Monday, November 8, 2010

The Practicum with Arun Deva

Yesterday I went to a wonderful workshop that Arun Deva was leading at The Shiva Center. The workshop was called The Practicum: Exercises in Identifying Doshic Imbalances in Asana & Pranayama with emphasis on Marma Points. I absolutely love attending Arun’s workshops he has so much wisdom and experience and he is so good and humble when sharing it with others.

Highlights and notes: The focus of this workshop was on the doshas and how the constitutions express them self through our asana practice. We also focused on identifying doshic imbalances and ways asana and pranayama can cultivate a more sattvic experience. Lastly we worked with marma points (phenomenal!) to help adjust students.
  • Movement, composed of air and space 
  • Typically better at backbends at revealing
  • Restless, anxious, typically hyper flexible or hyper tight
  • Tends to have weak joints and crackling joints
  • Cold, dry, light, mobile, ruff, subtle, clear
  • Pranayama: typically better at exhaling, should focus on improving inhalation
  • Pranayama: nadi shodhana
  • asana practice should be: warming, held poses, balancing poses
  • How to teach a vata: vata receives the most through touch. As a teacher continue to lie you hand gently on them throughout the class to help them ground and slow down.  
  • What would pacify Vata is Sweet, Sour & Salty

  •   Arun shared as story from his teacher saying, if you are married to a pitta and you get the pitta angry, if you get angry you won’t win, no one can get angrier than a pitta. But pitta doesn’t know what to do with sweet, so instead give your pitta partner a hug. (I love that). Never walk away from a pitta because they won’t like that (so true)
  •  Transformation, good at engaging bhanda (women need to be carefull for menstal problems), acess fire in there system
  •  Typically better at forward folds at concealing
  •  Focused and determined, thinks they are always right, pushes themselves really hard (maybe to point of injury), likes showing off being the star of the class, very driven.
  • Pranayama: kapalbhati pranayama
  • Pranayama: typically better at inhaling, should focus on improving exhalation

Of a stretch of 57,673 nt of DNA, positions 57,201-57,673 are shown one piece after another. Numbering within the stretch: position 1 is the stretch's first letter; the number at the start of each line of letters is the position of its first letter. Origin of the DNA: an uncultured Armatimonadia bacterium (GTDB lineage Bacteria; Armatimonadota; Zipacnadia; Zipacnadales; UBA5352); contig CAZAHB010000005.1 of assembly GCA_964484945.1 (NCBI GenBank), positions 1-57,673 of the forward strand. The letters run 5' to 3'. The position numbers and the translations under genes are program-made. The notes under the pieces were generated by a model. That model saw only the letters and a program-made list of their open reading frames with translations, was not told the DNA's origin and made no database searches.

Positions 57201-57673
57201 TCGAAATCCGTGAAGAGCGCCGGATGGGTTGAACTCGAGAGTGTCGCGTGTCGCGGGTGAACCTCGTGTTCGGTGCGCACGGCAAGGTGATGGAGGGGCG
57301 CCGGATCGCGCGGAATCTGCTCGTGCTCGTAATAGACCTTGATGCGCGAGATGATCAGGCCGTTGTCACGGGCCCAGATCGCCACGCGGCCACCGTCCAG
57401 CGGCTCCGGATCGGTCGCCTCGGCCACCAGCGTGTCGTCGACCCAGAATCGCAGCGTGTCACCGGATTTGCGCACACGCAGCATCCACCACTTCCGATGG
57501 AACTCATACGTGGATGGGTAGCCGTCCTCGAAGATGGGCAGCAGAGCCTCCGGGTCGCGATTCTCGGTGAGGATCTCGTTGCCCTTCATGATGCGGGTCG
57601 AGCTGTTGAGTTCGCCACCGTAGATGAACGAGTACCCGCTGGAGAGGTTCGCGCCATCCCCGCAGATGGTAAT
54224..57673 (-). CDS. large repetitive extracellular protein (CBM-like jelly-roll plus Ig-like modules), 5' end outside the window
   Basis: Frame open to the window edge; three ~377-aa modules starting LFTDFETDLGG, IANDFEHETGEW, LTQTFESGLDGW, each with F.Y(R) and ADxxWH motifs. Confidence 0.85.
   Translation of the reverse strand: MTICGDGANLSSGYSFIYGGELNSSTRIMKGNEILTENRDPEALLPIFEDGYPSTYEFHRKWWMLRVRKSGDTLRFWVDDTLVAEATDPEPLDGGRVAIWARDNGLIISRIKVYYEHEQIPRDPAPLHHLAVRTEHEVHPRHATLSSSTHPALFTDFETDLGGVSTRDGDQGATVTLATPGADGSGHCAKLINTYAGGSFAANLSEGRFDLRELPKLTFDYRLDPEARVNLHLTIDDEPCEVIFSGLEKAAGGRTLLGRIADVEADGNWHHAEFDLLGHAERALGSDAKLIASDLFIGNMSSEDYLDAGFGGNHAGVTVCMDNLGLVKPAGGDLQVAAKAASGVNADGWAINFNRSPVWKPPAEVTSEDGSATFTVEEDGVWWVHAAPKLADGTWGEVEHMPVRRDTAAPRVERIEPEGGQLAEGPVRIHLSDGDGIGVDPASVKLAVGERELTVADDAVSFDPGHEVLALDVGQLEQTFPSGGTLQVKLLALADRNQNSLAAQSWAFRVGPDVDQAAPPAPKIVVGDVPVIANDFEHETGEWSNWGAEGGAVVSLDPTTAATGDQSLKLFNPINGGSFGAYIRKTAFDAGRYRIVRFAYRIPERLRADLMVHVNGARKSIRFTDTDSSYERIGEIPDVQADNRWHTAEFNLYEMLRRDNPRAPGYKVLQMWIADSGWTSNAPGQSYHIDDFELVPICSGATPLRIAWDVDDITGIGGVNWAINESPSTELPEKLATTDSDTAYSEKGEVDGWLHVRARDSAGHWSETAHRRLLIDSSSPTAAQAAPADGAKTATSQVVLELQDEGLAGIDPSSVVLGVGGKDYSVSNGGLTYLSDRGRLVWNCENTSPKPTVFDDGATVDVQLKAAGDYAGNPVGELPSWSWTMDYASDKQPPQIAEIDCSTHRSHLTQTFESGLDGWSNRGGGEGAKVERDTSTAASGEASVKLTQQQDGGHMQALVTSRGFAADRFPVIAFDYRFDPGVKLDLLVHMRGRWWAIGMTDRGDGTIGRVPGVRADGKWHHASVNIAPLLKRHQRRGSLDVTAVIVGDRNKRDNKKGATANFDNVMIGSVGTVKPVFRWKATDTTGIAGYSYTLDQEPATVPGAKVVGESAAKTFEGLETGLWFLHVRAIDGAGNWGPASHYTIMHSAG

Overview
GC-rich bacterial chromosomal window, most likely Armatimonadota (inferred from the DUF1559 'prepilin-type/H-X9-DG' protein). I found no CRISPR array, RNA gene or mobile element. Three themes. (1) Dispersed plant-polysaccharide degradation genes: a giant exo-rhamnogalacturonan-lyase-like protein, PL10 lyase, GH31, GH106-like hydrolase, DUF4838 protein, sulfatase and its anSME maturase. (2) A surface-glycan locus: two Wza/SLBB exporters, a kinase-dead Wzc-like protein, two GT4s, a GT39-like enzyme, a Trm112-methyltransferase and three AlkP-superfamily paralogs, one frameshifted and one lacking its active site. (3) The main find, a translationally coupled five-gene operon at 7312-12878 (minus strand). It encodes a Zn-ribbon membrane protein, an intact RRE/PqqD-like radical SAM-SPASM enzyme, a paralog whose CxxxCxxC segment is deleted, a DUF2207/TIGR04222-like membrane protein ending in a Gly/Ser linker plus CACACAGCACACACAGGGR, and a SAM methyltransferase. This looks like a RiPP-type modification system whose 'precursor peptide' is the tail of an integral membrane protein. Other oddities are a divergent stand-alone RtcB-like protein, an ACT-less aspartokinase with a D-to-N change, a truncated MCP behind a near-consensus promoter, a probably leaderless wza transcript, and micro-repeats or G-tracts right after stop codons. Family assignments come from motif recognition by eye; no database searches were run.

• Asana practice: needs to be constantly coming back to the idea of not trying or pushing oneself to hard.
  •  How to teach a pitta: be sweet and compliment them and then offer a suggestion. Example “Bonnie what a wonderful virabhadrasana, try rooting the back femur bone back a little bit more”. Another way of teaching pitta is challenge them. Example “I bet bonnie can’t maintain the foundation of the hands throughout class”.  
  • Stability
  • Loss joints have joint flexibility and mobility in every direction, can exhibit beautiful postures and maintain them (padmasana).
  • Carries weight in shoulders and belly (makes handstands easier (luck kaphas :))
  • Inertia, problem with motivation for practice, being lazy in practice and in poses, can become addicted to certain poses that allows for laziness (balasana/child’s...), they might not have a good time in class, appear bored.
  • pranayama: bhastrika pranayama
  • How to teach a kapha: be a drill sergeant, they need the encouragement. Motivate them. Make them sweat.
Arun talked about the yoga sutras mentioning that only 3 of all ~195 aphorisms. The yoga sutras tell us that our asanas should be effortless, stable and the breath should be long smooth and slow throughout the whole practice. You can see how these qualities come from a harmonious cultivation of all three constitutions (vata=movement, pita=transformation, kapha=stability)

Marma points= energy points in the body that you can touch and the student will find the alignment just by these energetic touch. It is like an energetic invitation to align so you may celebrate the pose more fully.

We got the opportunity to partner up and I got to work with the beautiful and talented Stephanie Engelbrecht. Some of the marma points we used were:
  • The back of the heart which helped elongate the spine
  • The crown of the head which help lengthen the spine and neck
  • The front of the thighs which helped root the femur bones back
  • The inner thigh and outer shin which helped create stability in the lower legs and expansion up into the pelvic bowl (shins in thighs out)
  • The fronts of the shoulders which was amazing at helping establish shoulder loop
  • The tops of the traps which helped lengthen the neck removing addition stress and tension in the traps
  • The point between the big toe and the forth toe knuckle of the foot that helped ground
  • The inner and outer ankle bone that helped ground student
  • The front of the knee which helped set femur bone into pelvis
  • The front of the hip which helped stack the hips and root the femur bone out
The tops of the sitting bones toward the lumbar spine which helped lift sacrum in and up

I am sure they were many more and they all have names that I didn’t get a chance to write them down. But it was amazing to see how just these simple touches helped the student make these amazing alignment adjustments. So beautiful!

I have been talking a lot to people lately about how yoga is passed down from teacher to students. And the students gather around the teacher around the guru to learn and gain this knowledge. I am grateful for this opportunity I had to gather around Arun and take in his wisdom and advice.
Om Shanti!

1 comment:

  1. It was such a pleasure to work with you that evening Kim! :-)


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